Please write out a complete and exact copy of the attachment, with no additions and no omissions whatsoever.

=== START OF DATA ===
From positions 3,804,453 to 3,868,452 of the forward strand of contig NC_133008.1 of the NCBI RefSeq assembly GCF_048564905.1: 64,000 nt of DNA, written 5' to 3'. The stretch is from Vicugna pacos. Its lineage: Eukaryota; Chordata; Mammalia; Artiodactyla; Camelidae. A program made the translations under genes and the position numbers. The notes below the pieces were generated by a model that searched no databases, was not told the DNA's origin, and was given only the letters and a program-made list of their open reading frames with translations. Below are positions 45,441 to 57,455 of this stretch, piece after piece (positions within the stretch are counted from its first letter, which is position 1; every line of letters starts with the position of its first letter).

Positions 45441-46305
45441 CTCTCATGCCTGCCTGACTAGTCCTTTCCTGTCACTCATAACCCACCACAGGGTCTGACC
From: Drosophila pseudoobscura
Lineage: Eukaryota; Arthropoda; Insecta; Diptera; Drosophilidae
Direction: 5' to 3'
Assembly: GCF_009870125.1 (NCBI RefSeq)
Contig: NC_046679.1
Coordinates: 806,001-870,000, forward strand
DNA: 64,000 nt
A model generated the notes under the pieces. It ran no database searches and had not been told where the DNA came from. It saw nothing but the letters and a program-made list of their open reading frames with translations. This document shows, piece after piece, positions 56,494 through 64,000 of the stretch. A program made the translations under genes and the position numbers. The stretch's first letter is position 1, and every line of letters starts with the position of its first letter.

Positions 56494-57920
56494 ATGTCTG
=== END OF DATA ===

From positions 3,804,453 to 3,868,452 of the forward strand of contig NC_133008.1 of the NCBI RefSeq assembly GCF_048564905.1: 64,000 nt of DNA, written 5' to 3'. The stretch is from Vicugna pacos. Its lineage: Eukaryota; Chordata; Mammalia; Artiodactyla; Camelidae. A program made the translations under genes and the position numbers. The notes below the pieces were generated by a model that searched no databases, was not told the DNA's origin, and was given only the letters and a program-made list of their open reading frames with translations. Below are positions 45,441 to 57,455 of this stretch, piece after piece (positions within the stretch are counted from its first letter, which is position 1; every line of letters starts with the position of its first letter).

Positions 45441-46305
45441 CTCTCATGCCTGCCTGACTAGTCCTTTCCTGTCACTCATAACCCACCACAGGGTCTGACC
From: Drosophila pseudoobscura
Lineage: Eukaryota; Arthropoda; Insecta; Diptera; Drosophilidae
Direction: 5' to 3'
Assembly: GCF_009870125.1 (NCBI RefSeq)
Contig: NC_046679.1
Coordinates: 806,001-870,000, forward strand
DNA: 64,000 nt
A model generated the notes under the pieces. It ran no database searches and had not been told where the DNA came from. It saw nothing but the letters and a program-made list of their open reading frames with translations. This document shows, piece after piece, positions 56,494 through 64,000 of the stretch. A program made the translations under genes and the position numbers. The stretch's first letter is position 1, and every line of letters starts with the position of its first letter.

Positions 56494-57920
56494 ATGTCTG